Melany's grade: A

Thursday, August 12, 2010

Remember the Underground? Last Tracks

It's no secret that mainstream hip hop has taken a new direction during the past decade, drifting so far into the realm of catchy club music that it may no longer even fit under the name "hip hop." Many of the veterans of hip hop's golden age in the 90s have decried this development. As we all know, Nas, whose 1996 debut album Illmatic marked the height of that age and has since become the definitive hip hop album, declared with his album title in 2006 what many had already been saying: "Hip Hop is Dead." Putting aside the longer debate about the validity of this statement, which requires a careful definition of terms and a thorough comparison of the hip hop of the 90s to that of the 2000s, it is worth noting the impact this statement has had on the underground hip hop community.

During the past decade, underground hip hop artists have been among the best that hip hop has to offer. While many of the celebrated artists wallow in their wealth, the underground artists have continued to rap about their struggles, both in their efforts to be successful and in facing the challenges to live a safe, happy life. They have been the ones speaking the truth, rhyming about things that matter and carrying on the torch of hip hop. It is the fault of the mainstream audiences and artists that they have not been more commercially successful. Or so many of them would have you believe.

While there is definitely plenty of truth to these ideas, too many underground hip hop artists have taken full advantage of the "hip hop is dead" buzz to blame others for their own subpar music. I cannot remember how many songs included at least a verse or two along these lines: "Yeah Hip Hop is Dead/ Like Nasty Nas Said/ My Music is Real Hip Hop/ Not Wack Radio Pop/ I'm the Greatest/ Because I Never Made It....Byah!!"

For someone who loves good underground hip hop and cannot stand most of the mainstream "hip hop", I cringe whenever I hear this repetitive, misplaced self-righteousness that comes across as truly pathetic. Many of these artists are far too good to fall to the self-aggrandizing depths of their counterparts.

So, to remind us all why hip hop and underground hip hop in particular is worth listening to, I have created a playlist of classic tracks that evaded the generic, contrived, superficial lyrics of those posing as hip hop artists. The playlist is themed: all of the songs are last tracks on albums. As it happens, MCs are often inclined to be most intimate, most honest and most truthful in their last track, when they describe the struggles they are facing. Hope you enjoy and feel free to add your own favorites. (Also, a couple words of note: it is really pretty difficult to make a playlist of last tracks because each one feels like, well, a last track and if you only listen to one song, listen to the last one).

1. No Rest for the Weary - Blue Scholars, Blue Scholars (2004)

2. Nothing Less (feat. Slug) - Living Legends, Almost Famous (2001)

3. Walk the Walk - Gatsby the Great, Falling Up (2007)

4. Clear Blue Skies - Juggaknots, Clear Blue Skies (1996)

5. "B.I.B.L.E" - GZA, Liquid Swords (1995)

6-7. "You Never Know (feat. Jean Grae)"/ "One (Remix) feat. Akir" - Immortal Technique, Revolutionary Vol. 2 (2003)

8. "Revelations" - Masta Ace, A Long Hot Summer (2004)

9. "Epilogue" - J-Live, The Best Part (2001)



Thursday, August 5, 2010

My Top 10 Soundtrack Moments Since 1989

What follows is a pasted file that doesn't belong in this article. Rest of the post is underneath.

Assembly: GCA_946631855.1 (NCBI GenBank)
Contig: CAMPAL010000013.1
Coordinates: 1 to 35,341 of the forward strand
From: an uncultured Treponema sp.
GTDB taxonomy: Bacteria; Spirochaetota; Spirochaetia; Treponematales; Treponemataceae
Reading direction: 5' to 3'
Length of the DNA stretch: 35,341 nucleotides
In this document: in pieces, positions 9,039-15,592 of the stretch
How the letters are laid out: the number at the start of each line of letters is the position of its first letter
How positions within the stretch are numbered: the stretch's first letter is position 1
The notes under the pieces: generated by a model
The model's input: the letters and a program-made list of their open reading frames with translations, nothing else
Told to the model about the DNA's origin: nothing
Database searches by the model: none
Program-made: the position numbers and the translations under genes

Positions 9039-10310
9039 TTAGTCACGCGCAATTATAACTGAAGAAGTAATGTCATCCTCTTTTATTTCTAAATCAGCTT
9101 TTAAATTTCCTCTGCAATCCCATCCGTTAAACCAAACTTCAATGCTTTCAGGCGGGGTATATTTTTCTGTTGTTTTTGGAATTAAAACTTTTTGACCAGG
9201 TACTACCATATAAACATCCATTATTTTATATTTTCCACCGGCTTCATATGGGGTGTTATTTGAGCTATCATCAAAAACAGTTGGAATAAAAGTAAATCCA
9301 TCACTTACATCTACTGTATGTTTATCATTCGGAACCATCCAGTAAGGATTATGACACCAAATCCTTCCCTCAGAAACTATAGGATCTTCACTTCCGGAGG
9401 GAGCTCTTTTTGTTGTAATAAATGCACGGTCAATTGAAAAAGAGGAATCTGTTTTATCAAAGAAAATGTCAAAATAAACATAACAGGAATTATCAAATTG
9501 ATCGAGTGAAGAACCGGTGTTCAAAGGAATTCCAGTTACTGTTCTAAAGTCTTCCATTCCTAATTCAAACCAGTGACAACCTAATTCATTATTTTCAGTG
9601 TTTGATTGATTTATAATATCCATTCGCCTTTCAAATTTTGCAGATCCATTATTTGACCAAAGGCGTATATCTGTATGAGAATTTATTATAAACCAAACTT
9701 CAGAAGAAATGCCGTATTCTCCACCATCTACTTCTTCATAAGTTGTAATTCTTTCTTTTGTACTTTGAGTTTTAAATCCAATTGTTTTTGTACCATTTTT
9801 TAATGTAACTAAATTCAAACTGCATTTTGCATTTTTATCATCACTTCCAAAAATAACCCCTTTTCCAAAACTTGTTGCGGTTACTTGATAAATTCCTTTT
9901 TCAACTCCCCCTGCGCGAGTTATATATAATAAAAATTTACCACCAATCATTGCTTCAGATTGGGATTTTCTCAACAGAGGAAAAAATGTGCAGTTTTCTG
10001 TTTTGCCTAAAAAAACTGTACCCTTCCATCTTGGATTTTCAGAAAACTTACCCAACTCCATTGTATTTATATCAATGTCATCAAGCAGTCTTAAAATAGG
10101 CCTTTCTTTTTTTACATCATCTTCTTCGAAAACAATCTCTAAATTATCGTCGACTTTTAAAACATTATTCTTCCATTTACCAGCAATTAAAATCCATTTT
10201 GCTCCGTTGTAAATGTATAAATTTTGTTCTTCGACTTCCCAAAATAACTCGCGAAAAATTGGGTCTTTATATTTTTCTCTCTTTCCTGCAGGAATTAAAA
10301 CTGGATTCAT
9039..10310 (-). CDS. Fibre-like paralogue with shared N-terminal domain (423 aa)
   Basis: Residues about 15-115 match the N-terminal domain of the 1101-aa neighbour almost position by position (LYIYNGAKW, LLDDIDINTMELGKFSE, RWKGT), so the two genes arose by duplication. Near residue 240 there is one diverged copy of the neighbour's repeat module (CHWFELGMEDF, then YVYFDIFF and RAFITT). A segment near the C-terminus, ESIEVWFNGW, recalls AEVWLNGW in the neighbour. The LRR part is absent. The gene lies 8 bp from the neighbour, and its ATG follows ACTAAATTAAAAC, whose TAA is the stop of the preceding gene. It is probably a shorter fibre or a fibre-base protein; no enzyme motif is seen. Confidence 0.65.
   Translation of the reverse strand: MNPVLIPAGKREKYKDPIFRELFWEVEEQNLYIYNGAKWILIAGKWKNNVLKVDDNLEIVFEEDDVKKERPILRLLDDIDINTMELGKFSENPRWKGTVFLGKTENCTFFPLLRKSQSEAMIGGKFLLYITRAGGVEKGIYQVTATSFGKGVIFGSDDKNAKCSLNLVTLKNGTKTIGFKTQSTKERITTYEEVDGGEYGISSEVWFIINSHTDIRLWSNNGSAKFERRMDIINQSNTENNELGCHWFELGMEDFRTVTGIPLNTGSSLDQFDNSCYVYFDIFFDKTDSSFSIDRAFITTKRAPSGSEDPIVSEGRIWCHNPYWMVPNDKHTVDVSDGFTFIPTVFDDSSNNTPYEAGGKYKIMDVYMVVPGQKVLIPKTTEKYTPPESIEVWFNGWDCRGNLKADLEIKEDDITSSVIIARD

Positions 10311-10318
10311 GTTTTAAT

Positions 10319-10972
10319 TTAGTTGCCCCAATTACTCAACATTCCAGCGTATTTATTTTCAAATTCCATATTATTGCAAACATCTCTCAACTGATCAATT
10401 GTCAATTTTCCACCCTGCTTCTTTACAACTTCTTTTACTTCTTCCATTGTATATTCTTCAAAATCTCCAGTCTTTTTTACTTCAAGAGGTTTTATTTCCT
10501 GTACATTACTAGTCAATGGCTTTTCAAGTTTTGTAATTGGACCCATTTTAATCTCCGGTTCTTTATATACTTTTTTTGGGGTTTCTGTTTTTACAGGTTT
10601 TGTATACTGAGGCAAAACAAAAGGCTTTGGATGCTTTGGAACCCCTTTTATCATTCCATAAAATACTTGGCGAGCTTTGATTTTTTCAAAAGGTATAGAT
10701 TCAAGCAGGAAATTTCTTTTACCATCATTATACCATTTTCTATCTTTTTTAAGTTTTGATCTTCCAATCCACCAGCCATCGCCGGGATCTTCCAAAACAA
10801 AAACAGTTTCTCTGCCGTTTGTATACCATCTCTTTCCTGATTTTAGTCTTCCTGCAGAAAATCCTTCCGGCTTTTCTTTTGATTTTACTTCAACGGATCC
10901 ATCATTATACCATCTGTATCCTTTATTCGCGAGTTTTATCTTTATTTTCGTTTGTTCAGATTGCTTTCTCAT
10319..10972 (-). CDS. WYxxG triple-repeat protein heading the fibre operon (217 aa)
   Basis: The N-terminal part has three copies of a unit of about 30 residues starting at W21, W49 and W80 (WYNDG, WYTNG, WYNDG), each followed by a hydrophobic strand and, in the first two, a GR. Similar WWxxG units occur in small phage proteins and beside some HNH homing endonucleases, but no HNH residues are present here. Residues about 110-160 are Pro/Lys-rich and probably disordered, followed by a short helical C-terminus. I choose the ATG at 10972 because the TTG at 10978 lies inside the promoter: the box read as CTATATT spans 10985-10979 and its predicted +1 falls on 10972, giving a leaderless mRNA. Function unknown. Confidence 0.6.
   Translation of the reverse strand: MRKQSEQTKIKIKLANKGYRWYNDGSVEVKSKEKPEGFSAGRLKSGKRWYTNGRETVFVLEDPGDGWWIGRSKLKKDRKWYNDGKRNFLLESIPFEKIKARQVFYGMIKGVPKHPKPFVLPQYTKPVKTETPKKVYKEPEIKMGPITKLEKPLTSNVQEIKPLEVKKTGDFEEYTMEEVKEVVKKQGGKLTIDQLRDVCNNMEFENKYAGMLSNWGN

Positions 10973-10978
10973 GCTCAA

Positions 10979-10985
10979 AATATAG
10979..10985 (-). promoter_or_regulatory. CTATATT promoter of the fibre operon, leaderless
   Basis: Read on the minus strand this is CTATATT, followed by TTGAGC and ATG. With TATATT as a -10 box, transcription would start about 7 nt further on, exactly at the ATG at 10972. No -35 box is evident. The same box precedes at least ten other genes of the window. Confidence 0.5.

There are some songs, whenever or wherever I hear them, which always bring me back to a particular movie scene. It doesn’t even matter whether I liked the movie or not, and I'm not sure why certain pairings stick more than others (ideas, anyone?), but so it is. And after it happens, the song no longer exists without the scene, nor the scene without the song. Enjoy this mini mental archive, which I’ve limited to movies that came out when I was alive, and feel free to share your own as well.

1. Teen Witch - Top That by The Michael Terry Rappers; Polly flirts with Rhet in a freestyle battle

2. Empire Records - Snakeface by Throwing Muses; Corey seduces Rex Manning

3. Dangerous Minds - Gangsta's Paradise by Coolio; Ms. Johnson pays a home visit to two former students

4. Good Will Hunting - Miss Misery by Elliott Smith; Will finally leaves town

5. Can't Hardly Wait - Paradise City by Guns N' Roses; William rocks the house party and then crowd-surfs

6. Cruel Intentions - Colorblind by Counting Crows; Annette finds Sebastian waiting at the top of the escalator

7. 40 Days and 40 Nights - The One You Have Not Seen by Sophie B. Hawkins; Matt blows flower petals across Erica's body

8. The Girl Next Door - This Year's Love by David Gray; Matthew runs back into the party and kisses Danielle

9. Once - If You Want Me by Glen Hansard and Markéta Irglová; busker and flower seller sing an intimate duet

10. Armaggedon - Leaving (On A Jetplane) by the cast; A.J. says goodbye to Grace before his big expedition

Tuesday, August 3, 2010

Oh My God, Charlie Darwin

"Without music, life would be a mistake”: Nietzsche’s particular formula for a generally accepted truth—music occupies an important place in our lives. We are constantly exposed to it, whether the melodies are of our own choosing, or selected by others. We listen to it while shopping, riding elevators, driving our cars. We hum it to ourselves, we tap our feet to its beat. So the importance of music is plainly observable; the nature of that importance, however, remains a mystery. Why is it that we are so keen to fill our lives with melodies and rhythms? What part of us responds to music in such a way as to create some sort of dependence on it? These kinds of questions can seem a little daunting, as they beg for a whole host of different approaches, from the biological to the philosophical. There are a few evolutionary theories that form a good place to begin such a discussion. So I have a few hypotheses as to the emergence of music to offer you, gleaned from various readings over the years.